- Description - Explains the meaning of the type with easy to understand, non-technical terms
- Requirements Considerations - Lists questions that should be considered when referencing the type
- Naming Guideline - Identifies the pattern that should be used (generally a suffix) for attributes referencing this type
- Corresponding types - Lists logical and implementation types that might be used for this conceptual type. For example, UML simple types, schema types, HL7 Abstract types
UML Class model
- Conceptual Information Models are created as UML class diagrams. Alignment will allow for tight referencing between the information model and referenced types
- Required data elements can be captured as part of the UML annotation and using tags.
- Slightly easier to author, but no ability to easily enforce or check use within Conceptual Information Models
- Name must be unique
- Rationale: Ensures referencing can be performed
- Description is mandatory
- Rationale: Ensures data type is understood
- No use of relationships (including generalization) or definition of attributes/properties
- Rationale: The purpose of Conceptual types is to categorize attributes, not to provide detailed design. Selection of specific properties and typing of those properties as well as dealing with inheritance hierarchies is a design step that will occur at the logical level
- Names and descriptions should be intuitive to non-technical healthcare domain experts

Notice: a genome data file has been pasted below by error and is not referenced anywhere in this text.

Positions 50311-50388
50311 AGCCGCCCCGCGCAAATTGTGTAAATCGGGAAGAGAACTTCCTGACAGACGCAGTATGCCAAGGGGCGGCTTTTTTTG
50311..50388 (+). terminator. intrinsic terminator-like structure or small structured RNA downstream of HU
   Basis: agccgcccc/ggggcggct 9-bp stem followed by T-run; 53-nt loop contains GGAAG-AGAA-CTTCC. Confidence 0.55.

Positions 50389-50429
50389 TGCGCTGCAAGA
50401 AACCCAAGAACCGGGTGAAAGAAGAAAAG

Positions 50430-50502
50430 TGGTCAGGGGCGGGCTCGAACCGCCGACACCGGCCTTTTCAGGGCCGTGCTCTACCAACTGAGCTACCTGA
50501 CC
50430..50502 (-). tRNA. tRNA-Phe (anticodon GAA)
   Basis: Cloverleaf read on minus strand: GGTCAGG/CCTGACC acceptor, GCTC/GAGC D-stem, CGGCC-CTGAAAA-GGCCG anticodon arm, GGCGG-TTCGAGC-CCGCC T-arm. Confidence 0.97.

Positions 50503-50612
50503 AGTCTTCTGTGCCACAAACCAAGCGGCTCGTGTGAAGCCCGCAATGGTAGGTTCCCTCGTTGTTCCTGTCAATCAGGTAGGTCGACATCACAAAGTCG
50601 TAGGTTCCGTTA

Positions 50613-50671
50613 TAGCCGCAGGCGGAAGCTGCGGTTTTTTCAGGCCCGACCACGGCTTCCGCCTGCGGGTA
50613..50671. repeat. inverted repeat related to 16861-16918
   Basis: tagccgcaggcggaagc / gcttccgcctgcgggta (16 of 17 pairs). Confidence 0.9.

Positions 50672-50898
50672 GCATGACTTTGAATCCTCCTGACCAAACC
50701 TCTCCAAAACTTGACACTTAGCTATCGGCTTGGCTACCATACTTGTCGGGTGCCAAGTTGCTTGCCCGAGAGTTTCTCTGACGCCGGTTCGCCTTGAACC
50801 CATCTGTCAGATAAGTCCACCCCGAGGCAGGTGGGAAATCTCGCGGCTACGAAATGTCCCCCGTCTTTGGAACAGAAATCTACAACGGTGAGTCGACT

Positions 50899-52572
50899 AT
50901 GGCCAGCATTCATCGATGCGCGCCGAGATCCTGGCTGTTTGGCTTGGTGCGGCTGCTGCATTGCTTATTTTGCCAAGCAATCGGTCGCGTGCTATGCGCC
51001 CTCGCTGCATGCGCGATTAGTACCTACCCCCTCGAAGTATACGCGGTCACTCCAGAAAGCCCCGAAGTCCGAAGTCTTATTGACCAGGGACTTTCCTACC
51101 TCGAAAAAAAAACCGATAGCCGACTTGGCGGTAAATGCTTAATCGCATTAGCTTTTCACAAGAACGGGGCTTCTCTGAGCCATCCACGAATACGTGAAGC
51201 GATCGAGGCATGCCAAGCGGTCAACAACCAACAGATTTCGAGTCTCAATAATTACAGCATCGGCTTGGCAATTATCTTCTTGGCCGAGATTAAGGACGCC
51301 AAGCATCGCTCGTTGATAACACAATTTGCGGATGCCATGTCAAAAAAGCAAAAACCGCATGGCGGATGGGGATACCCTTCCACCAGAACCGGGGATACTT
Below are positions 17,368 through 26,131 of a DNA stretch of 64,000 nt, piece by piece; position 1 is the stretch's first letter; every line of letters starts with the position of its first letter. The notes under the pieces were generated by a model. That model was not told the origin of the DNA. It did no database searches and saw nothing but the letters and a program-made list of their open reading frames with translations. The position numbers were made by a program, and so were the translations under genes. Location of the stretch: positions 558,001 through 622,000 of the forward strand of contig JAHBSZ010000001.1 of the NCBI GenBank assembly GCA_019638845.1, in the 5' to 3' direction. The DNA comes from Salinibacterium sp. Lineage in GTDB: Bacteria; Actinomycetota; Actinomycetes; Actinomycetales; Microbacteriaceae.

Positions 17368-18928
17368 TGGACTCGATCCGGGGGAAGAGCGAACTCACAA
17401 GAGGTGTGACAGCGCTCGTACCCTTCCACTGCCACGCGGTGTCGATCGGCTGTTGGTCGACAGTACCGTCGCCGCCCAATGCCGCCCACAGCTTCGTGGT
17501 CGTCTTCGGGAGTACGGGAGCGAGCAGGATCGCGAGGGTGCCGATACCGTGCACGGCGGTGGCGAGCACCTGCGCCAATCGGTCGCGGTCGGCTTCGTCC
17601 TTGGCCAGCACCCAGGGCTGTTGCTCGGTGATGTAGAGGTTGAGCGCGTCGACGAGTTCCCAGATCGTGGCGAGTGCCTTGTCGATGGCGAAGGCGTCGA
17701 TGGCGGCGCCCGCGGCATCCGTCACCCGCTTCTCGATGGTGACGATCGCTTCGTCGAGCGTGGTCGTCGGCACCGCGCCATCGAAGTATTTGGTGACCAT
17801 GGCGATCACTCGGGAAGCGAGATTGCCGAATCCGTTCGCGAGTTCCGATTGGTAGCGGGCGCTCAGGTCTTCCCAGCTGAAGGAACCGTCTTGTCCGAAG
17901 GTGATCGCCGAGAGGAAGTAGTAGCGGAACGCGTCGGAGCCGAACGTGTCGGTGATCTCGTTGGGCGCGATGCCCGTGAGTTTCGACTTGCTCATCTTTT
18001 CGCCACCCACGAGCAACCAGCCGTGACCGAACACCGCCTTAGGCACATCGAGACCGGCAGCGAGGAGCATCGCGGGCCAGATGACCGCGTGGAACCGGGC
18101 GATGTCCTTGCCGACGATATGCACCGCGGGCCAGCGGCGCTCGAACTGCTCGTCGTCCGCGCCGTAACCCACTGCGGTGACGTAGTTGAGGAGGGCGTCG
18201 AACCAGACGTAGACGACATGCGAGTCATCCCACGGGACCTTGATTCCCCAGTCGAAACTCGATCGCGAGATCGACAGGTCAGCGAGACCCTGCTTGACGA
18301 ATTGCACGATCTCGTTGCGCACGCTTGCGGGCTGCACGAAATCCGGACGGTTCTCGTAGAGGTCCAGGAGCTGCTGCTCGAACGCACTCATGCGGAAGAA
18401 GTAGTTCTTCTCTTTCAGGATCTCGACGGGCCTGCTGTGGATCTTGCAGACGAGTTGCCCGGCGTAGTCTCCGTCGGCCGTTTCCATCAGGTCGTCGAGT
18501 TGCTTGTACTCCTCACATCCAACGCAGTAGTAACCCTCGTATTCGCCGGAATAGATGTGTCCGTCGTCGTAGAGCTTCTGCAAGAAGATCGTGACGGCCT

- Rationale: This is a primary requirement for logical artifacts
- HTML or PDF document
- Rationale: That's the easiest way to read the content and expose tag information
- Rationale: Allows the types to be used by others within UML tools
- UML descriptions must follow a pre-defined template with formatted labels
- Rationale: Allows content to be parsed and rendered as HTML or PDF
- Nice-to-have: Ability to validate references to HL7 data types
- Rationale: Ensures that Conceptual and Logical specifications remain in sync
- Nice-to-have: Ability to cross-reference list of logical datatypes to ensure they all have some sort of home in the conceptual model
- Rationale: Ensures consistency between models and ensures all necessary concepts are addressed by conceptual model
Development Process Considerations
- This specification will be created and maintained at the HL7 International level. Once approved it is likely to be quite stable
- Rationale: No reason for realm or implementation-specific variants.
- This would be a candidate for ISO standardization
- Rationale: There's nothing in it that is specific to HL7 and other organizations are likely to have a similar need for conceptual types.
Artifact Exchange and Version Management
Content will be managed as XMI 2.1.
Authoring and Maintenance Tools
The datatype model will be maintained using a UML tool to be determined.
Governance Process Considerations
- Approval - The specification will be approved through a normative track ballot process, possibly as a JIC work item
- Rationale: This specification will be binding on all HL7 designs and may have relevance outside of HL7 as well.
- Conformance - Conceptual Information Models will be conformant to the Conceptual Datatypes Model if all attributes in the Conceptual Model are bound to types defined in the Conceptual Datatypes Model
- Rationale: That's what a datatype model is
- Not clear if we need a MIF representation of this artifact. If not, we'll need a set of rules that enforce constraints on the XMI